Take away: Personal wellbeing is not a luxury or a right it is a necessity.  Treat it like your life depends on it, because it does.

Optimism as rocket fuel.

I first experienced depression when I was in my middle childhood.  In fact, my nickname growing up was Eyyore.  I’ve often benefitted from my cynical and pessimistic outlook.  It caused me to question everything, to think for myself, see things as they really are, and to push myself to achieve and improve as if my life depended on it.  However, in running a company, this type of outlook often leaves me with my gas tank empty.  

There are infinite ways that startups can go wrong and when only looking for places to improve, it starts to feel like looking at millions of death hills and having a flat tire…  I’ve learned that what ultimately gets me out of bed in the morning is the belief that I can make a difference. Which requires optimism and the willingness to see constructive feedback as an opportunity to increase and improve Atlas’s impact.  

Now I try to learn quickly from mistakes instead of dwelling on them and turn to the present moment and future for inspiration to keep me moving forward.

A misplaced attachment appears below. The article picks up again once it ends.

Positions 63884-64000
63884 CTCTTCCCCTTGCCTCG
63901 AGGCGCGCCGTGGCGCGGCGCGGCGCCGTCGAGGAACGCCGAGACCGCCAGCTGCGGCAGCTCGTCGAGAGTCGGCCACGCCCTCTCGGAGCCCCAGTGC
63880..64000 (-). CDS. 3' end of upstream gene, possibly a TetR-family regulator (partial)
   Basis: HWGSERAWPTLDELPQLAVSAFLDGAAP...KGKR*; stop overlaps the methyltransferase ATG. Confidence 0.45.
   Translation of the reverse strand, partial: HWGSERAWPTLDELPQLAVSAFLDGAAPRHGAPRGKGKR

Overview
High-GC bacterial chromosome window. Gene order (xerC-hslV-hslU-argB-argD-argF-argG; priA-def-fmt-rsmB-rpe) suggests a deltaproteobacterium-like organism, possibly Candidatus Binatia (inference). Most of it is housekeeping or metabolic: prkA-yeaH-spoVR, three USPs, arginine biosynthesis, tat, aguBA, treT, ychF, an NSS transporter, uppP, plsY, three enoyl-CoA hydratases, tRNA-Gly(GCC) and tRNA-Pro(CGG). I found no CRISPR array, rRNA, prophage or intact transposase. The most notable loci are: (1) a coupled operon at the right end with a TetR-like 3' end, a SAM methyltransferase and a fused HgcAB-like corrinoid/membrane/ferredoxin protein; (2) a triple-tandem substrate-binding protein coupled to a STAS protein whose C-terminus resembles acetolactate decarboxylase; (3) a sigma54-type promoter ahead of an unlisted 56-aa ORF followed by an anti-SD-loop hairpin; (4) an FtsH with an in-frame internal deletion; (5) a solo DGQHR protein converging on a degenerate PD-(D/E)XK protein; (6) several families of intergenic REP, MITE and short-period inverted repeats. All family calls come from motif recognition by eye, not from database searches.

Take away: Optimism is contagious, it’s not only better for you, it’s better for business.


Finally, my why. My obsession with self-care actually started in my undergraduate years when I was a D1 rower.  Rowing is a particularly demanding sport in that it requires its participants to begin practice at 4:45am and is a monotonous activity inflicting both boredom and pain.  To succeed in rowing, I became an expert at dissociating from my body and pushing beyond my physical limits. About 5 years into my rowing career, I discovered meditation.  My first brush with meditation was through the lens of Metta, and a book written by John McKransky, Awakening Through Love.  

I would have never considered myself a spiritual person and definitely was not into anything with “love” in the title.  But, as I worked through the exercises in this book, my life transformed.  For the first time I could focus on a book for more than 2-3 pages, the colors of the world looked brighter, I considered myself a part of something larger… and I really felt my body.  After beginning meditation, rowing became impossible. I could no longer ignore the signals of pain my body threw up to protect me and my rowing suffered.